On a day like today, you could probably use a little Peter Gabriel-era Genesis. Here’s Watcher of the Skies.
Genesis - Watcher of the Skies 1973 The Midnight Special
The Midnight Special, Holls. The Midnight SPECIAL
MYSTERY SOLVED: Ever wanted to know just what the hell movie Mike + the Mechanics’ tune Silent Running (On Dangerous Ground) is from? The sleeve of the single lists it as TITLE TRACK FROM THE MOVIE “ON DANGEROUS GROUND,” a film which never seemed to come out in America. There is, however, an old Nicholas Ray movie with that title.
How bad can it be? Lance Henriksen is in it, you guys. And in a suit!
And since you know you wanna hear it now, here you go:
Great posting today over at Aquarium Drunkard regarding Peter Gabriel’s swan song with Genesis, The Lamb Lies Down on Broadway. Click on the photo to read it.
Additionally, if you’re a fan of that period of Genesis, you should be aware of a tribute band based out of Montreal called THE MUSICAL BOX. Starting in October, TMB are touring LAMB, which includes re-creating all the original instrumentation, staging, lights, costumes, slideshow, etc. When they first did this about 12 years ago, Genesis not only licensed them to do so, but loaned TMB the slides from the original tour.
Absent a time machine to go back and see Peter Gabriel fronting this amazing show, I highly endorse The Musical Box.
Odd side note: while traveling to Toronto once to see them perform circa the late 1990s, the Canadian border guard asked me the “Business or Pleasure?” question and I relayed that my reason was for a concert.
"The Musical Box."
"How did you (meaning someone from Pittsburgh per my ID) find out about The Musical Box?!”
He made me give him my email address in order to trade bootlegs (!) but alas, he never wrote.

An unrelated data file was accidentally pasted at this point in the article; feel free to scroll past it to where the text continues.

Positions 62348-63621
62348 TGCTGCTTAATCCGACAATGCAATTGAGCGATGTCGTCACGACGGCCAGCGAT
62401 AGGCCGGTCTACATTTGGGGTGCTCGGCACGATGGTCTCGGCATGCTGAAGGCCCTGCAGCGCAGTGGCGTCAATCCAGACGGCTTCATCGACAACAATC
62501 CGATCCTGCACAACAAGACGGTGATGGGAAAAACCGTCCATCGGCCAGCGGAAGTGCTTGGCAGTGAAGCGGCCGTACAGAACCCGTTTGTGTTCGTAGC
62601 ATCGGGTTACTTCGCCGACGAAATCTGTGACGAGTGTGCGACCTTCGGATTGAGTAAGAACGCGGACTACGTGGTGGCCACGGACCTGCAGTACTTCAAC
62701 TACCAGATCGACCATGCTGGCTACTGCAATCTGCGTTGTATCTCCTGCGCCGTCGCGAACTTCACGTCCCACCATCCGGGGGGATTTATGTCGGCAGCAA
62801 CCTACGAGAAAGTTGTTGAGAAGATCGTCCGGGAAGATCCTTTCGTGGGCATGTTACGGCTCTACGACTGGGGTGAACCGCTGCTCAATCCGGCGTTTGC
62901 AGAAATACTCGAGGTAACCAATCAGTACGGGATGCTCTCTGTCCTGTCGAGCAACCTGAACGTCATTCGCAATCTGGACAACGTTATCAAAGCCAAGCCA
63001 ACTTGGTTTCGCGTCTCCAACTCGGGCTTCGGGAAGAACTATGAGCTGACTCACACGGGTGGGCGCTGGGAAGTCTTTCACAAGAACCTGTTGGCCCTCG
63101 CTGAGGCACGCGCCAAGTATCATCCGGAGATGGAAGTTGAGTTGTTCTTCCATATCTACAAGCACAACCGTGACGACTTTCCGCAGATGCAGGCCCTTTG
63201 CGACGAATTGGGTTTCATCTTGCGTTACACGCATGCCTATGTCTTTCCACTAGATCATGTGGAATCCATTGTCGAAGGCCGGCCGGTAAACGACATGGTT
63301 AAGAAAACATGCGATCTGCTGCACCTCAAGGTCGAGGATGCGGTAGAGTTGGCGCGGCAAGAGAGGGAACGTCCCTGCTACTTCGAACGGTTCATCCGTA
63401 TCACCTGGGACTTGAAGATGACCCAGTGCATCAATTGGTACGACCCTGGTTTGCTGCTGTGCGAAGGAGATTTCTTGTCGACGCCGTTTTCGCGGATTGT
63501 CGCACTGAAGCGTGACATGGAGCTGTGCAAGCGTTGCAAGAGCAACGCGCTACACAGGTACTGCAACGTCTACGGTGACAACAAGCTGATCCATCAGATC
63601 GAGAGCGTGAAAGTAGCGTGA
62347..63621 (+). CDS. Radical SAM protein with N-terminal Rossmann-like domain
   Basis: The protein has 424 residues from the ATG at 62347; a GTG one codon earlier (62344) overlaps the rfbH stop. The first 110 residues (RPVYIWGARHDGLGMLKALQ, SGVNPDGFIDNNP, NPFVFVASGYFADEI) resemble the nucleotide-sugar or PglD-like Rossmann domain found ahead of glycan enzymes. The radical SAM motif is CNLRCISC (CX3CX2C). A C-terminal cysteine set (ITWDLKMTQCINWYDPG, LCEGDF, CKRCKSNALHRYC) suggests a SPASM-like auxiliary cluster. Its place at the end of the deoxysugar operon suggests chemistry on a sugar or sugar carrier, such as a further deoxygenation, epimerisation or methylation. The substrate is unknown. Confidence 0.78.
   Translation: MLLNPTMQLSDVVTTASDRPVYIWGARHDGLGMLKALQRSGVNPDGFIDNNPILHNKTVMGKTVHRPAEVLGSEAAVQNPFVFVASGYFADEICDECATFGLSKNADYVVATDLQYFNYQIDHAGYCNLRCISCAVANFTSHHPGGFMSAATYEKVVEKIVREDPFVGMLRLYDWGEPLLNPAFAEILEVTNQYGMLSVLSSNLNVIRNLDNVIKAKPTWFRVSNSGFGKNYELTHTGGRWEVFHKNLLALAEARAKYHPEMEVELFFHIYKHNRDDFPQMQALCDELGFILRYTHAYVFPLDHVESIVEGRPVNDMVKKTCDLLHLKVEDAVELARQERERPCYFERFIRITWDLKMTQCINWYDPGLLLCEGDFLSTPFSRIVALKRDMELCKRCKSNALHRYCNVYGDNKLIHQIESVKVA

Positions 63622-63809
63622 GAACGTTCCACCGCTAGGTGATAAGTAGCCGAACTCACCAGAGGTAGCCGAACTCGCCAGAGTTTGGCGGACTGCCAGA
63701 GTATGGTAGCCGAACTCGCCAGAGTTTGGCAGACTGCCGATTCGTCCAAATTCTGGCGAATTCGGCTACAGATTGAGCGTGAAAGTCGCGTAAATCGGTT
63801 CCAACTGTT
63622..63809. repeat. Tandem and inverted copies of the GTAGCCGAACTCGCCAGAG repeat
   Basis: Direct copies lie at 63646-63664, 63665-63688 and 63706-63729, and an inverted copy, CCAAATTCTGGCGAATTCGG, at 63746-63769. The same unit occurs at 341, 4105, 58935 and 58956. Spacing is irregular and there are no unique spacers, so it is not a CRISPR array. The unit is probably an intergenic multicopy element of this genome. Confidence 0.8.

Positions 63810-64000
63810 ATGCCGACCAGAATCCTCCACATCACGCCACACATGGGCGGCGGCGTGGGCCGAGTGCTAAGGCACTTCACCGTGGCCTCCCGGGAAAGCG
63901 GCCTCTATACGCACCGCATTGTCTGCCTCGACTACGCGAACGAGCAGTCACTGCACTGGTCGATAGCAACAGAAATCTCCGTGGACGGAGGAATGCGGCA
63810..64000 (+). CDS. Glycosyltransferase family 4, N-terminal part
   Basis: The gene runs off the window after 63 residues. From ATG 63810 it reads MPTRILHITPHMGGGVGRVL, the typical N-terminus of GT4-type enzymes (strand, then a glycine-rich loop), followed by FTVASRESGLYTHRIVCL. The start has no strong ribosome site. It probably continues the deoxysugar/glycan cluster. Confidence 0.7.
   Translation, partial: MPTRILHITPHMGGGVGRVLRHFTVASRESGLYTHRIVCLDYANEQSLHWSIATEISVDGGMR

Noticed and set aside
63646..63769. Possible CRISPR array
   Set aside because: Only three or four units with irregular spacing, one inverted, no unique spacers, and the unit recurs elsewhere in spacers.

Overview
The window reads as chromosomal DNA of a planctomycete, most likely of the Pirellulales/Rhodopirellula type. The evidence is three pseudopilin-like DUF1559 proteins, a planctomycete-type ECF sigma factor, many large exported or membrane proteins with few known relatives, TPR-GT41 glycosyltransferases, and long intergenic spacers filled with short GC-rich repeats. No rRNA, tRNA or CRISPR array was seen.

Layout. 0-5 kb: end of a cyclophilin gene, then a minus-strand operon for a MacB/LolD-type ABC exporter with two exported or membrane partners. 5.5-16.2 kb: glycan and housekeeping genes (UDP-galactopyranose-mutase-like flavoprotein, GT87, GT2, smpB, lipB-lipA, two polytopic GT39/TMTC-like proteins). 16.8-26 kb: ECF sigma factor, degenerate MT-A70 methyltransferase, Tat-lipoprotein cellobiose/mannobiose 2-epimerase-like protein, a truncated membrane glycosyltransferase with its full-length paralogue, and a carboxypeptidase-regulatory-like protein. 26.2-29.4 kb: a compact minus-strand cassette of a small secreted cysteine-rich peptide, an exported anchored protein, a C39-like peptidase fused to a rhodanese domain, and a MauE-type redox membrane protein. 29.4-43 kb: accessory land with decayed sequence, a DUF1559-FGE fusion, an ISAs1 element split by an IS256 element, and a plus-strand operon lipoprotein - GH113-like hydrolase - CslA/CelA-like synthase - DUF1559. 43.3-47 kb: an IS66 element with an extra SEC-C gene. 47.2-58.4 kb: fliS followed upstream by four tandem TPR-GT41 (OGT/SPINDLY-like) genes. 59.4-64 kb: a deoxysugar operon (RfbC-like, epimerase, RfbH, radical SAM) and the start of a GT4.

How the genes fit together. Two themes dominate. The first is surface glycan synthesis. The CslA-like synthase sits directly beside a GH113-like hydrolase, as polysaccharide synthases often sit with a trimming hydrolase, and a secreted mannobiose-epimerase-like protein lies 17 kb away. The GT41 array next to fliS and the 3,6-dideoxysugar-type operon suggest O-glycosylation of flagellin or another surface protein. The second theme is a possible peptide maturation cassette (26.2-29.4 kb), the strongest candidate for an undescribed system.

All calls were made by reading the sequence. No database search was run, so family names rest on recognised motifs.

NPR has a great story over at their site called After The Love Has Gone: Fans Spill On Ditching Their Favorite Artists; it’s well worth reading.
I tend to think of musical taste as something that changes from time to time. Bands you liked as a teenager are not likely to remain the bands you’re listening to in your 30s. Nostalgia, though, is a powerful thing - the tractor beam gravity of those old friends will pull you back in every time, bathing you in the warm feelings of reminiscence.
I can think of 2 great examples from my life that come to mind in terms of feeling let down by an artist. On the way home to Pittsburgh from seeing The Who perform Quadrophenia, the radio station announced that they were going to play the new post-Phil Collins Genesis single. As my friend and I were both fans (although more into the Peter Gabriel years), we listened. An atrocity called Congo went out over the air. At its conclusion, my friend looked at me and said, "Uh-oh." We really couldn’t say anything more. Genesis ended up cancelling the planned US tour for that Calling All Stations album due to poor sales.
The other was the band mentioned in the article: U2. I saw them on the Joshua Tree and Zoo TV tours, and loved the reinvention they pulled off on the Achtung/Zooropa albums. When Discotheque came out, though, it was far more jarring to me than even The Fly had been as a single. Dubious about this new direction, I borrowed it first to listen, instead of taking my usual buy-it-immediately approach.
"What did you think?" he innocently asked upon the disc’s return the next day.
"I’m glad I didn’t buy it; because if I had, it’d have to be thrown away. This is so bad I don’t even want to trade it in, because then it’ll be inflicted on somebody else." He winced.
U2 and I have met partway on some of the scattered tunes on the albums since then, which are generally on sale for relatively cheap. They’ve not reached the highs of those two early ’90s albums again, though. Am eagerly looking forward to a deluxe Achtung Baby as the b-sides on the singles were rather interesting looks at the more experimental side of U2.
Got any good musical breakup stories?